The G-20 Summit

Stephen DeAngelis

November 17, 2008

As most people are aware, President Bush hosted a meeting of the G20 this past weekend to deal with the current financial crisis. According to France’s president, Bush was hesitant to call the meeting (perhaps because he is sensitive to his lame duck status). With the crisis deepening (today’s headlines confirm that the Euro Zone and Japan are both in recession), he was finally persuaded. The summit of world leaders was aimed at establishing policies and courses of action that would prevent the crisis from deepening further and provide a roadmap to recovery. The G20 is a group that represents wealthy countries and major emerging economies. In previous posts, I’ve pointed out that the emerging markets are likely to play a critical (if not leading) role in any economic recovery [see, for example, Trust and Credit in Emerging Markets and Trade Financing]. President Bush apparently believes the same since he called a meeting of the G20 instead of the G8. He also made an even bolder political statement by his seating chart at a formal dinner he hosted last Friday night [“As Leaders Wrestle With Economy, Developing Nations Get Ringside Seats,” by Sheryl Gay Stolberg, New York Times, 15 November 2008]. Stolberg reports:

“There, in the State Dining Room beneath a massive portrait of Abraham Lincoln, to Mr. Bush’s right was President Luiz Inácio Lula da Silva of Brazil, who has complained loudly that developing nations like his were being “infected with problems” not of their making. To Mr. Bush’s left sat a leader with a fat checkbook and the power that comes with it, President Hu Jintao of China. It was a startling illustration of the way the financial crisis, which originated on Wall Street and has spread around the globe, has remade the international economic world order. By insisting that developing nations be included in the summit meeting, President Bush gave fresh clout to their leaders, each of whom arrived in Washington with his or her own agenda.”

Unfortunately, the summit was long on rhetoric and short on details. Nevertheless, there is a sense that the summit was the opening shot of a revolution that could result in a new global financial order — the long-anticipated retooling of Bretton Woods institutions established following the Second World War. The leaders of the G20 nations issued an 11-page statement that spoke of broad principles. When it came to details, however, it left them “to be worked out by lower-level aides before another summit meeting in April.” [“World Leaders Agree to Seek Major Reform,” by Glenn Kessler and Anthony Faiola, Washington Post, 16 November 2008].

“Under the plans outlined by the leaders, countries such as China, Brazil and India would gain greater roles and responsibilities as part of a restructuring of the international financial system, while European leaders won a commitment to new regulations and controls on banks, rating agencies and exotic financial securities. The leaders also agreed that a dramatic failure of market oversight in ‘some advanced countries’ was among the root causes of the financial crisis, an implicit rebuke of the United States.”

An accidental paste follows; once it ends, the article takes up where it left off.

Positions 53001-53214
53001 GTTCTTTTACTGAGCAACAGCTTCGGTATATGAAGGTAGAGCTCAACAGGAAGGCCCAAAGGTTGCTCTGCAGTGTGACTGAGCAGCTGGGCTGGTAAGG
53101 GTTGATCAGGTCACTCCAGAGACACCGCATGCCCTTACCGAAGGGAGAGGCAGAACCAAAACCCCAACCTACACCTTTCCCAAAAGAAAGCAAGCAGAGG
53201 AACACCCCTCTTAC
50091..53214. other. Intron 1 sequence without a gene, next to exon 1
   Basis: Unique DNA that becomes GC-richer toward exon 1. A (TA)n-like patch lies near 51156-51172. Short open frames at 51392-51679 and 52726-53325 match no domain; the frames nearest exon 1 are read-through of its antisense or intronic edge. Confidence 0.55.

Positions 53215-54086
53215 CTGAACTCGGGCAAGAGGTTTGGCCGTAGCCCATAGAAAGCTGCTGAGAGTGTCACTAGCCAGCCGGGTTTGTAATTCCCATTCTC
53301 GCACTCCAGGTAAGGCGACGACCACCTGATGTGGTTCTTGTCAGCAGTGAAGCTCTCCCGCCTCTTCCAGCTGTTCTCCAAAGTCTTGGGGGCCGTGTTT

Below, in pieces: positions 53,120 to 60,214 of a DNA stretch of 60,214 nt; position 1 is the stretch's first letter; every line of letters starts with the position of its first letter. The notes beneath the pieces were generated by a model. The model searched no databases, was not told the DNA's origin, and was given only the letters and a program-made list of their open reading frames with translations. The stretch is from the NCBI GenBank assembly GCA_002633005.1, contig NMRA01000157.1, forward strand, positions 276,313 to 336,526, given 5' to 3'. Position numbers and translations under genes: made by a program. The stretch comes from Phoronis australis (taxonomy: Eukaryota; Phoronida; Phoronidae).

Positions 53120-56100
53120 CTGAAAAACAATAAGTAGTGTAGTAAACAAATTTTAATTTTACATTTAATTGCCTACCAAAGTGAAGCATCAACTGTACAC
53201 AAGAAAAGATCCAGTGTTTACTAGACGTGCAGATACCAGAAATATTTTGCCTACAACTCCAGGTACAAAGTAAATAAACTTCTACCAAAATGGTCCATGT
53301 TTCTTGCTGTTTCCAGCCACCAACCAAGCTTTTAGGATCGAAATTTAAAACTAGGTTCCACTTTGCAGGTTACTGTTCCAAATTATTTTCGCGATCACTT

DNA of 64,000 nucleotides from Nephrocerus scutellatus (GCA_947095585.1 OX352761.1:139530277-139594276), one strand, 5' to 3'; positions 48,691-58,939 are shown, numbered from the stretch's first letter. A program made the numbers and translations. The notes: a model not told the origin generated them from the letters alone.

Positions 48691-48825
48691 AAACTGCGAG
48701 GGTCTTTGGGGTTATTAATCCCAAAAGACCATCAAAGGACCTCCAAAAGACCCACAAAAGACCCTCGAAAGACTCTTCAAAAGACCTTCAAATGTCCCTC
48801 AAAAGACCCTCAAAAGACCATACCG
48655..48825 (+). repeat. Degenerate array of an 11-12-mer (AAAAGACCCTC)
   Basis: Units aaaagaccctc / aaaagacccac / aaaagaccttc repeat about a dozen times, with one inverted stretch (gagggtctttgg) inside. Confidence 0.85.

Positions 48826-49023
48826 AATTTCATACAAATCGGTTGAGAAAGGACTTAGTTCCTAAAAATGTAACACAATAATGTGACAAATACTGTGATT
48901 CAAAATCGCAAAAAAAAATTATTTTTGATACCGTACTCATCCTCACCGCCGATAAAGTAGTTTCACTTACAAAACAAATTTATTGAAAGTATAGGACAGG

Leaders were keenly aware, of course, that in April the United States will have a new president and different team with whom to deal. President Nicholas Sarkozy trumpeted that Europe achieved everything it desired from the summit.

“The leaders agreed to set up a new regulatory body, ‘a college of supervisors,’ to examine the books of major financial institutions that operate across national borders, so regulators could begin to have a more complete picture of banks’ operations. They demanded greater scrutiny of hedge funds and the completion of a clearinghouse system to help standardize and limit risk on some of the opaque and exotic financial derivatives that helped bring down Wall Street’s investment banks. Leaders also agreed to submit their countries’ financial systems to regular, vigorous reviews by the International Monetary Fund — assessments that some countries, including the United States, had long resisted. And they urged new constraints on the pay schemes at financial firms that ‘reward excessive short-term returns or risk-taking.’

It would seem that developing countries also achieved part of their agenda; namely, a greater role in international dealings.

“During the talks, developing countries demanded a greater role in elite financial institutions, and the conference’s communique called for the immediate expansion of the Financial Stability Forum to a ‘broader membership of emerging economies.’ The Swiss-based organization brings together finance ministry officials and central bankers, but while it includes Singapore and Hong Kong, China is not yet a member. In what one diplomat said was a contentious debate, Brazil and China demanded that they should be represented on the FSF. The communique also said that, over time, the IMF and other global institutions ‘must be comprehensively reformed so that they can more adequately reflect changing economic weights in the world economy.'”

Robert Hutchings, a diplomat in residence at Princeton University’s Woodrow Wilson School and former chairman of the U.S. National Intelligence Council, wrote an op-ed piece in the Washington Post in which he called for even bolder action [“A Global Grand Bargain,” 17 November 2008. He writes: